The General Debate of the 77th session of the UN General Assembly opened on Tuesday with the theme of “A watershed moment: transformative solutions to interlocking challenges.”

Csaba Korosi, president of the 77th session of the UN General Assembly, presided over the opening of the debate.

The world needs solutions through solidarity, sustainability and science, said Korosi in his opening speech.

“(We need) solutions because we have drafted many treaties, set excellent goals, yet have taken too little action. We need solidarity because inequalities have reached record heights. We need sustainability because we owe it to our children to leave behind a liveable world. We need science because it offers us neutral evidence for our actions,” he said.

“We gather today at the most consequential moment of the last four decades. Climate change has left us reeling under heat waves, floods, and droughts. Unsustainable consumption and production have left scars across our environment, from our skies to our seas,” said Korosi.

“We live, it seems, in a permanent state of humanitarian emergency. Over 300 million people are in urgent need of humanitarian aid and protection — a 10 percent rise since January,” he added.

Driven by climate change, COVID-19 and conflict, global hunger has reached alarming levels. In the last six months, food and energy price hikes have pushed at least 70 million people into poverty. Meanwhile, inflation rates are at 40-year highs, he said.

One-quarter of humanity lives in conflict areas, caught amid fighting and political instability. The violence across the world has rarely been so fierce, he added.

Korosi stressed the importance of tackling climate change.

“I stand in solidarity with the people of Pakistan, where devastating floods washed away hundreds of villages. You have seen the heart-wrenching scenes of devastation: this can be a window into our future,” he said. “However, in tackling climate change, we have the solutions. These are rooted in the advancements we have made in science cooperation and climate diplomacy. But we have to want to put them in practice.”

The Intergovernmental Panel on Climate Change has been proved to be an invaluable tool for supporting political decisions to combat climate change and to adapt to its consequences, he said. “We should consider replicating its success in the areas of water, energy, food and biodiversity. This would give us a universally accepted, scientific foundation for action.”

Water is set to be the next major driver of conflict worldwide, he warned.

The problem of water is threefold: too much, not enough, not safe. The UN Water Conference next year offers a rare opportunity to make a difference in the lives of 2.1 billion people who lack access to clean water, he said. “Let us cooperate to make the Water Action Agenda as transformational, practical, and actionable as possible.”

During the 77th session of the UN General Assembly, member states will also assess the Sendai Framework for Disaster Risk Reduction and come to conclusions to improve resilience against disasters. It is vital that these opportunities lead to substantive outcomes, he said.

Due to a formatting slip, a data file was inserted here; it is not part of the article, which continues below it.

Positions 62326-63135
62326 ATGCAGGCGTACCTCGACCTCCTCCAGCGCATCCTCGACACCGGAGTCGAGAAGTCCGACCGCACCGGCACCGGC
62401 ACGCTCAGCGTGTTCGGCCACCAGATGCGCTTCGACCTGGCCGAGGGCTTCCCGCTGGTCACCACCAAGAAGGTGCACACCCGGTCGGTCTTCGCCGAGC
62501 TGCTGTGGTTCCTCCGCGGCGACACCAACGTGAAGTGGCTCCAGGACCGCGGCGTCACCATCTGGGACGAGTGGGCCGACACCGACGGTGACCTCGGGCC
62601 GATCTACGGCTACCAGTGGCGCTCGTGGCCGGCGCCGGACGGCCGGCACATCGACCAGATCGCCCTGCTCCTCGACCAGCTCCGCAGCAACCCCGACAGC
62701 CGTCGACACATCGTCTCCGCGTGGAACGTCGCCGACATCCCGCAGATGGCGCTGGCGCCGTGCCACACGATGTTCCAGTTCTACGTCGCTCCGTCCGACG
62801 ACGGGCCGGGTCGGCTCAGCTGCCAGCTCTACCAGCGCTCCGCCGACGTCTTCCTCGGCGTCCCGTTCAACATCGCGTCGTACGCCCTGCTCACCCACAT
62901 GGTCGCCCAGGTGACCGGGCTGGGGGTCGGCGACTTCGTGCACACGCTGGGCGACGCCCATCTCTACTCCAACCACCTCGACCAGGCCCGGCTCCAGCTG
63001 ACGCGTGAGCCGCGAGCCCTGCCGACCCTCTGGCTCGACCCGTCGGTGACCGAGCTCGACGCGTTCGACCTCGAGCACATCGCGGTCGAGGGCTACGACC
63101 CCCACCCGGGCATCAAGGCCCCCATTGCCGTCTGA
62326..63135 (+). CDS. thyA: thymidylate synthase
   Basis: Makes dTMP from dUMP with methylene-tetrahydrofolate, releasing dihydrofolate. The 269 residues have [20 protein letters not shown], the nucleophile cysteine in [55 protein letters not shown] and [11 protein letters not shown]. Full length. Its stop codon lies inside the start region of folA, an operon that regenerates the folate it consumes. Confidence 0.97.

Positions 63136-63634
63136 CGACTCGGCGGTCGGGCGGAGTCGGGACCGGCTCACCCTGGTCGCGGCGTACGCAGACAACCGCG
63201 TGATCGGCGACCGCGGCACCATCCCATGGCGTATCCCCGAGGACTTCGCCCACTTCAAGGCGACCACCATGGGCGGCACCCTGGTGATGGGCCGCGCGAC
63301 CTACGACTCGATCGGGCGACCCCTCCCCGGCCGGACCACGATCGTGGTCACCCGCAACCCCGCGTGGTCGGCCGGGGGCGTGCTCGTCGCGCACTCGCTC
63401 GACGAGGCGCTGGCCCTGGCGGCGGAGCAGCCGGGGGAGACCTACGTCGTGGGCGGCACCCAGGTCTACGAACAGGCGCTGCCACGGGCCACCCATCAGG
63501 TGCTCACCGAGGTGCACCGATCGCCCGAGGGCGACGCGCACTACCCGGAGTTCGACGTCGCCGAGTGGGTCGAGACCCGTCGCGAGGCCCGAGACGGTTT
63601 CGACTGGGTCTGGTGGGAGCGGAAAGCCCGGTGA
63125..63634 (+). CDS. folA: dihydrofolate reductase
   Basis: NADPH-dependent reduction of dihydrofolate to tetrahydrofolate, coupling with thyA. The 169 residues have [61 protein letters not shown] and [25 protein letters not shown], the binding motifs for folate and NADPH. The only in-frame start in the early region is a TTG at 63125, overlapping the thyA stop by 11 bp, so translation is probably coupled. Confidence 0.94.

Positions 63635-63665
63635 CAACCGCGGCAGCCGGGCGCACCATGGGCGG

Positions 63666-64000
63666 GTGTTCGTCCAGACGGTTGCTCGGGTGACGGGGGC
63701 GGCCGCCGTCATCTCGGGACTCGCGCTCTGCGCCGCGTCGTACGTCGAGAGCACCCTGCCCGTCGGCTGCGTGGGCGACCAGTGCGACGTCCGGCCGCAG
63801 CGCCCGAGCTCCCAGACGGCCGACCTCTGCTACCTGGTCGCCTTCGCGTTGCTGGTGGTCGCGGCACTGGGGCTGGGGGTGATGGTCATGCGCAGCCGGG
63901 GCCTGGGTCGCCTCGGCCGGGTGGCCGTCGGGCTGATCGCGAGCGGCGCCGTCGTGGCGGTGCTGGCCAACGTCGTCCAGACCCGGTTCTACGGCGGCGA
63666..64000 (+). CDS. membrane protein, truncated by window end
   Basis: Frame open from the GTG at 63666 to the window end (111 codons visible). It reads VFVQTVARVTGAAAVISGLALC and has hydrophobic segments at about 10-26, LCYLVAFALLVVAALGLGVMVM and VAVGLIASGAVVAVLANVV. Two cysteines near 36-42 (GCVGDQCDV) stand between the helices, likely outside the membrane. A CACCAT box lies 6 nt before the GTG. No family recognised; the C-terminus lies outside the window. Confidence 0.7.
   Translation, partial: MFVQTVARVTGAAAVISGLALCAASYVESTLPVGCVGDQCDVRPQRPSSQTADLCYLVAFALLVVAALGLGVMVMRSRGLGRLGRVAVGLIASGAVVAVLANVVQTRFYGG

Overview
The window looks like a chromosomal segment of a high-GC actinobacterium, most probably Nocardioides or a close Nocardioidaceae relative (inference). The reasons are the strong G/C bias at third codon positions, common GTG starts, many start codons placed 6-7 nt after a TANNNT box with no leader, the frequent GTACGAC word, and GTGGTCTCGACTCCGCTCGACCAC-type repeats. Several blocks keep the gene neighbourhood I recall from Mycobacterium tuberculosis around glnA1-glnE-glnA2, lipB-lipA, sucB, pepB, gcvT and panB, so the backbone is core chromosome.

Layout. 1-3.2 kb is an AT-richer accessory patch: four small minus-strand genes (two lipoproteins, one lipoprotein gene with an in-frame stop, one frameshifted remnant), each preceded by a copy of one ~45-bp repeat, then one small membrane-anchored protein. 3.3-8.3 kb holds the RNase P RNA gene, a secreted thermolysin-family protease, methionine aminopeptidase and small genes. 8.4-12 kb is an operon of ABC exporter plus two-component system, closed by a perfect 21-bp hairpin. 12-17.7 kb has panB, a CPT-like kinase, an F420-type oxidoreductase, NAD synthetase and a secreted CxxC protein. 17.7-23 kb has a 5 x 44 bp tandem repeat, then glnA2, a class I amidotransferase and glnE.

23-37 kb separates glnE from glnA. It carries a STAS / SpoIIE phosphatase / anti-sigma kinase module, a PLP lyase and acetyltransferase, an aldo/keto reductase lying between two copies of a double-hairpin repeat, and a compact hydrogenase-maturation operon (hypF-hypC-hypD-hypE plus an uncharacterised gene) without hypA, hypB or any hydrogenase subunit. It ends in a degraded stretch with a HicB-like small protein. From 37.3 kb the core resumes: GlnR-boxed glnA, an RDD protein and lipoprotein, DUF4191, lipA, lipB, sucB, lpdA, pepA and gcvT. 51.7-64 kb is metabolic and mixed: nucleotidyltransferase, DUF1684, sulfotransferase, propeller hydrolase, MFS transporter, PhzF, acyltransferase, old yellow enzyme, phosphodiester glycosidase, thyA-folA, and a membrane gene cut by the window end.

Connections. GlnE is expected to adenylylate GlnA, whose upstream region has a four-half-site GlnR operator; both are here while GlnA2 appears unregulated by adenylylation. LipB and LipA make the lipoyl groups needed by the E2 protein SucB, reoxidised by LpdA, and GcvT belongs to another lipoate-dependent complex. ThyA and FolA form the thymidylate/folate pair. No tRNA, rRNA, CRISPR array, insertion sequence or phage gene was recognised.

The challenges are great, and they are interconnected. But they are not insurmountable, he said. “Our opportunity is here and now. Let us act.”

In his “state-of-the world” report to the General Assembly right before the opening of the General Debate, UN Secretary-General Antonio Guterres warned that the world is “in big trouble” and needs collective action across the board.

“Our world is in big trouble. Divides are growing deeper. Inequalities are growing wider. And challenges are spreading farther,” he said. “We need action across the board.”

However, he warned that the international community is gridlocked in colossal global dysfunction, saying it is “not ready or willing to tackle the big dramatic challenges of our age.”

He said crises like the conflict in Ukraine, climate emergency and biodiversity loss, and the dire financial situation of developing countries threaten the very future of humanity and the fate of the planet. But progress on all these issues and more is being held hostage to geopolitical tensions.

“Geopolitical divides are undermining the work of the Security Council, undermining international law, undermining trust and people’s faith in democratic institutions, undermining all forms of international cooperation,” he said. “We cannot go on like this.”

Even the various groupings set up outside the multilateral system by some members of the international community have fallen into the trap of geopolitical divides, like the Group of 20 (G20), he said.

“At one stage, international relations seemed to be moving toward a G2 world; now we risk ending up with G-nothing. No cooperation. No dialogue. No collective problem-solving,” said Guterres. “But the reality is that we live in a world where the logic of cooperation and dialogue is the only path forward. No power or group alone can call the shots. No major global challenge can be solved by a coalition of the willing. We need a coalition of the world.”

This coalition of the world must urgently overcome divisions and act together. It starts with the core mission of the United Nations — achieving and sustaining peace, said Guterres.

“We need much more concerted action everywhere anchored in respect for international law and the protection of human rights. In a splintering world, we need to create mechanisms of dialogue and mediation to heal divides,” said Guterres. “We are committed to make the most of every diplomatic tool for the pacific settlement of disputes, as set out in the United Nations Charter: negotiation, inquiry, mediation, conciliation, arbitration and judicial settlement.


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